Our galaxy, the Milky Way, is surrounded by a swarm of dwarf galaxies each composed of 100,000 to billions of stars. Many of these galaxies are easy to see; for example, the Magellanic Clouds are visible to the naked eye for observers in the Southern Hemisphere. Many of the dwarfs are far more difficult to spot; some of these were discovered telescopically in the nineteenth century. One class of nearby dwarf galaxy eluded discovery for even longer. In the late 1930s, Harlow Shapley and Walter Baade reported the discovery of a new type of ‘star system’ in the constellation Sculptor. Barely visible on their original plates, this new object was the first example of a dwarf spheroidal (dSph) galaxy ever found. It is now known to be one of nine such galaxies orbiting the Milky Way.

By convention, the nearby dSph galaxies are usually named after the constellation in which they are located. The nine dSph galaxies closest to the Milky Way are all very likely gravitationally bound to our Galaxy. The remaining dSph galaxies reside within the Local Group of galaxies, and all but one are satellites swarming around the nearby the Andromeda Galaxy. In recent years dSph galaxies have been discovered in large numbers within other nearby Groups Of Galaxies and Galaxy Clusters. When these numbers of known dSph galaxies are extrapolated to the universe as a whole, it becomes apparent that dSph galaxies are by far the single most common type of galaxy by number.

If dSph galaxies are so common, how did they elude discovery for so long? Even in the darkest, most remote sites on Earth, the sky glows faintly with optical radiation. This light comes mostly from atomic and molecular emission from the upper parts of our own atmosphere, from sunlight reflected off dust scattered throughout the solar system and within our atmosphere, and from individually invisible, but very numerous faint galaxies and stars. Most galaxies have surface brightnesses comparable to that of the night sky; that is, the total light they emit over the total area of the galaxy as seen in the sky is comparable to the amount of light the sky itself emits. These high surface brightness galaxies—Spiral and Elliptical Galaxies—are the ones most commonly pictured in popular astronomy books. They represent what most people think about when they imagine a ‘typical’ galaxy. In contrast, dSph galaxies have far lower surface brightnesses, glowing faintly with a surface brightness as low as only 1% that of the night sky. These galaxies are the closest examples of true Low Surface Brightness systems.

Finding such ghostly objects would be similar to spotting a 40 W lightbulb in front of a large searchlight or discerninga1m rise in a 100 m tall plateau from far away. Sculptor was found in the 1930s only because it is one of the brightest nearby dSph galaxies, it is located in a particularly dark part of the sky, and many photographic plates were available by that time to confirm its discovery. Many of the most recently discovered dSph galaxies were not found by eye, but from sensitive electronic measurements of photographic images of large regions of the sky. Because they are so difficult to spot, it seems certain that many more nearby dSph galaxies remain to be discovered.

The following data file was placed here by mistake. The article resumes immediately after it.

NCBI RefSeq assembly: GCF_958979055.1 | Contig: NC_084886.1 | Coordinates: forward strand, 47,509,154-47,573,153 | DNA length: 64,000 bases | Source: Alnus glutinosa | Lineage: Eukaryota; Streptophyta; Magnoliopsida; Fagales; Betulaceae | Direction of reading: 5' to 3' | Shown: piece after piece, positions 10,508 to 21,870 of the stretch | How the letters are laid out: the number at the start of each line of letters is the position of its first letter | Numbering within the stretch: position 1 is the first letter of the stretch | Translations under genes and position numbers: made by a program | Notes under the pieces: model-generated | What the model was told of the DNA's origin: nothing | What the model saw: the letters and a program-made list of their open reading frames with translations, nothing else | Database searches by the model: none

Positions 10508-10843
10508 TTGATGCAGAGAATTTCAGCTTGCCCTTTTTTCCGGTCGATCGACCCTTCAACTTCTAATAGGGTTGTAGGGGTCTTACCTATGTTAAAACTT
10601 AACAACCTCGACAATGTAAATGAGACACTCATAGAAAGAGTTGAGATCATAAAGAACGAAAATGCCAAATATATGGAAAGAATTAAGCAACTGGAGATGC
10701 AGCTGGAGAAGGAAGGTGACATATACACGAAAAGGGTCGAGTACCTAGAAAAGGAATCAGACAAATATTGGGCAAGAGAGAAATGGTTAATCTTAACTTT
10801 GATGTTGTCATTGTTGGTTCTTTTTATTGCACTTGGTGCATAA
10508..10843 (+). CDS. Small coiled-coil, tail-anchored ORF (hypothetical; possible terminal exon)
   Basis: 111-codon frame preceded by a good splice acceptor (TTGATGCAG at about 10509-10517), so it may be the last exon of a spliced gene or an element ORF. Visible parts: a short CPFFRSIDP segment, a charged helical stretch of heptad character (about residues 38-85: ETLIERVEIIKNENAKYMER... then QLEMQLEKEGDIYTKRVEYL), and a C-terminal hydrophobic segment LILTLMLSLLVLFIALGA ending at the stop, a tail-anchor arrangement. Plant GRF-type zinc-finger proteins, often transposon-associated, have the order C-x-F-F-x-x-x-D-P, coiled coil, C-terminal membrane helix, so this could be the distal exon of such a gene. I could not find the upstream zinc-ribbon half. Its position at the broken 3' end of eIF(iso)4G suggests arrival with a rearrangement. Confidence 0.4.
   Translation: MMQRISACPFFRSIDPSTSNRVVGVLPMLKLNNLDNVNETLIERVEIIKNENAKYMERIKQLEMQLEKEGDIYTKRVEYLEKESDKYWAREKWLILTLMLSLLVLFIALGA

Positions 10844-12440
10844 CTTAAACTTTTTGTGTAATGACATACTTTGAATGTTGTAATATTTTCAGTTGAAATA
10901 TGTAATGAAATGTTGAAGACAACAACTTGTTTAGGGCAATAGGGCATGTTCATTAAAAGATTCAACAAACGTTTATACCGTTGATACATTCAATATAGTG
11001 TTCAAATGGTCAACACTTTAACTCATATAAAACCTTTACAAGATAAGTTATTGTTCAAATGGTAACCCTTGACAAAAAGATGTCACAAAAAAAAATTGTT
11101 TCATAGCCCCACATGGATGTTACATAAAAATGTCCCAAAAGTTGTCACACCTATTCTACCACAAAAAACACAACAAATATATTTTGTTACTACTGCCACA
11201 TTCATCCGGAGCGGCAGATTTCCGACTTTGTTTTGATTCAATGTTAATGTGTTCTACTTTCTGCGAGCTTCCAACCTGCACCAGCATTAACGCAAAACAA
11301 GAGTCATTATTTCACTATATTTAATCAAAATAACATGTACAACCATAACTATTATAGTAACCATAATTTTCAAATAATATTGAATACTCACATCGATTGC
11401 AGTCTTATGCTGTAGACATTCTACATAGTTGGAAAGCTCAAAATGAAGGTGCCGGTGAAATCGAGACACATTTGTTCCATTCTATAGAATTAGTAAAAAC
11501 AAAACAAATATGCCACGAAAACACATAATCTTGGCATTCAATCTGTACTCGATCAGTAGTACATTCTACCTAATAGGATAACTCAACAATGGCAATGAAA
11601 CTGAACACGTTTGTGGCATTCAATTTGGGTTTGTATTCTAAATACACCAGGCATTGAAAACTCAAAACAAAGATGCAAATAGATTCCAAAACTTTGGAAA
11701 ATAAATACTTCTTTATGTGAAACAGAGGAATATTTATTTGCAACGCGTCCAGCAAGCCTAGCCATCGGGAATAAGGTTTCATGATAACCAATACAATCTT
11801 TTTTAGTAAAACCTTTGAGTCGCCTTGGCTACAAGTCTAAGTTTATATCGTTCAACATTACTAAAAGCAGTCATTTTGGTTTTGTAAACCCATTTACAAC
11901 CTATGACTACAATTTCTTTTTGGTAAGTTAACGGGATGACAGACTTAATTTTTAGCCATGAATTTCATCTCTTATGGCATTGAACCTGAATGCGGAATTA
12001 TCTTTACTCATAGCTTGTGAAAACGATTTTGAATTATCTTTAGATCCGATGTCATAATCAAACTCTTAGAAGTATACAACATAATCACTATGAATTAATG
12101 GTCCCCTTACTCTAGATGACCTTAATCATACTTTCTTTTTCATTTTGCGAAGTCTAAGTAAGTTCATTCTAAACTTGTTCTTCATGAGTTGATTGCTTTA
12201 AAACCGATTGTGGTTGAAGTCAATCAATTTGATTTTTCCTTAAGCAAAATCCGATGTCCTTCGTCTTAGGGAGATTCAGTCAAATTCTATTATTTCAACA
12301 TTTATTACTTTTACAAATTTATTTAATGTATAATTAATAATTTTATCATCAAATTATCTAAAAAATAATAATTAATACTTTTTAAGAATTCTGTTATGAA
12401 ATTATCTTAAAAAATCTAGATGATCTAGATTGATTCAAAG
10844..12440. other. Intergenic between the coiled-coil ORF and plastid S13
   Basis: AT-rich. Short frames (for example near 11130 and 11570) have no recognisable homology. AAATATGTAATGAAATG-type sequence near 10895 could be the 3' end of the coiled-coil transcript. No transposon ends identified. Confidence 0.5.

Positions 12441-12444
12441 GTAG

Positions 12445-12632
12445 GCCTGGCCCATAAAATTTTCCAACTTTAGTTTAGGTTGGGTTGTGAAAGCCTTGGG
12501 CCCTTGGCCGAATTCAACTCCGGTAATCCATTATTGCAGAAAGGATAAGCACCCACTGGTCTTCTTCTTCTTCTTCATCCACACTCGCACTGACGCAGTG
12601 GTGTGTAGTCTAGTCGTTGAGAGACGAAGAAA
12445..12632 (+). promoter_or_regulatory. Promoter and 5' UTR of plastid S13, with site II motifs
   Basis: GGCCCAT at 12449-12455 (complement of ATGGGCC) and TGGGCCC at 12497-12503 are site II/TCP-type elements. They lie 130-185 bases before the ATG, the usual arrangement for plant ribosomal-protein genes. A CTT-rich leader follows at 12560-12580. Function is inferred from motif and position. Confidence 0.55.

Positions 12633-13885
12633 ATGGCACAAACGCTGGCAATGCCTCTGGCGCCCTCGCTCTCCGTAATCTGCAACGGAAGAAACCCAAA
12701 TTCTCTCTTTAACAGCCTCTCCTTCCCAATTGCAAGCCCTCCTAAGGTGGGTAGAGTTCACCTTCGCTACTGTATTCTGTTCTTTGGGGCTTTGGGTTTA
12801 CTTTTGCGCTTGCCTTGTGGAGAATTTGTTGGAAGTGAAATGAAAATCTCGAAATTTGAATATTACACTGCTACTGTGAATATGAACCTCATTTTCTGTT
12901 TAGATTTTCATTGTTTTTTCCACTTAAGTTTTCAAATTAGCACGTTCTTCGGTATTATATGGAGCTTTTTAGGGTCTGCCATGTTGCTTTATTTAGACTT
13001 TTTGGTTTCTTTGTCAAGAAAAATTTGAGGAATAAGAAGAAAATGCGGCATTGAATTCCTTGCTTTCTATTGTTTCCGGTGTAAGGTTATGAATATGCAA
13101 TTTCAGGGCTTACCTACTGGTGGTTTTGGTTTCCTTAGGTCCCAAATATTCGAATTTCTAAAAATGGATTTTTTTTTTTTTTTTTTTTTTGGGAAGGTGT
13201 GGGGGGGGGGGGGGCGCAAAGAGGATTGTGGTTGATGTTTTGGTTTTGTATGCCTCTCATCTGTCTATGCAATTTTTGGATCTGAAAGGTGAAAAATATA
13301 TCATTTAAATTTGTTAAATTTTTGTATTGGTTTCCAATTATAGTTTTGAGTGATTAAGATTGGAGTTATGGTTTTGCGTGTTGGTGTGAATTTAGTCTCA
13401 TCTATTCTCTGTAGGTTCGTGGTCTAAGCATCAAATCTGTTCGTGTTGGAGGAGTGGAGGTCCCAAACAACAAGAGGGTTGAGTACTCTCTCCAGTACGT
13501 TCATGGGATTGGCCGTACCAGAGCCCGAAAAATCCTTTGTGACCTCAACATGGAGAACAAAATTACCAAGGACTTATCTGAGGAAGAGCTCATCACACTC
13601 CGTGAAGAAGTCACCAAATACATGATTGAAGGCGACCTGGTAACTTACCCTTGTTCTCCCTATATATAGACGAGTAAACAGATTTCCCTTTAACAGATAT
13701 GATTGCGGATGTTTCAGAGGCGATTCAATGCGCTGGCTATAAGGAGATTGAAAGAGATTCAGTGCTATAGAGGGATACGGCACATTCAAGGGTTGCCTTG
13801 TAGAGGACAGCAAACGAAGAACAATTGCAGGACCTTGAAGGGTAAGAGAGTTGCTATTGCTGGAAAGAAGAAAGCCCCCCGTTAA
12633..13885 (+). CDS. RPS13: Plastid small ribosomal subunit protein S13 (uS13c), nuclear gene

As their name implies, dSph galaxies are among the smallest, least luminous galaxies known. Ursa Minor, for example, shines with a total luminosity of about 300,000 times the luminosity of the Sun. By comparison, the Magellanic Clouds—dwarf companions of our Milky Way emit as much light as 2 billion Suns. Even some of the Milky Way’s Globular Clusters emit more light than the faintest dSph galaxies. Most dSph systems show a centrally concentrated structure with a core region of nearly constant, but extremely low, surface brightness. The outer parts of dSph galaxies slowly fade into the night sky; in many cases, no well-defined outer boundary can be measured. The central cores range from 1000– 3000 Light-Years in diameter, while the ill-defined outer boundaries typically extend 3–10 times further out; the dimensions of the Local Group dSph galaxies are representative. The ultra-low core surface brightnesses and small sizes are the features that principally distinguish dSph systems from all other classes of galaxies.

Many dSph galaxies also exhibit well-defined central nuclei that are far more compact than the galactic cores. In many cases, the optical appearance of the nuclei resemble that of large globular clusters. Nuclei in dSph galaxies are most common in the more luminous systems, but, even among the brightest dSph systems, not all possess nuclei. Only one dSph galaxy in the Local Group unambiguously contains a nucleus: NGC 205, a companion of the Andromeda Galaxy. These galaxies range in shape on the sky from nearly circular to highly elliptical. In terms of the Hubble Classification system, they range from E0 to E7. It is not unusual for the core of a given galaxy to exhibit a different elliptical shape and orientation than the outer region of the same system .

Most of the radiation from dSph galaxies is emitted in the form of starlight in the optical portion of the Electromagnetic Spectrum. The lack of strong emission lines, infrared, or radio radiation suggests that these galaxies are generally devoid of an interstellar medium composed of gas or dust floating freely between the stars. Recent observations have revealed a possible, though complicated, relation between some nearby dSph galaxies and clouds of neutral hydrogen gas visible only at radio wavelengths. These galaxies also emit very little light that can be attributed to extremely young stars or star-forming regions. This suggests that dSph galaxies are currently dormant systems that formed most of their stars more than about 1 billion years ago.

Because most distant dSph galaxies appear as featureless smudges of light, we must turn to the closest dSph satellite galaxies within the Local Group to try to understand the true nature of these little, but extremely common, systems. At the time of the initial discovery of Sculptor by Shapley and Baade, it was clear that dSph galaxies were composed of stars similar to those found in globular clusters. Moreover, dSph galaxies and globular clusters were the only sorts of objects known to inhabit the outermost regions of the halo of our Galaxy. These features and the simple structure of both types of star systems seemed to indicate that dSph galaxies were simply puffed up versions of otherwise normal globular clusters.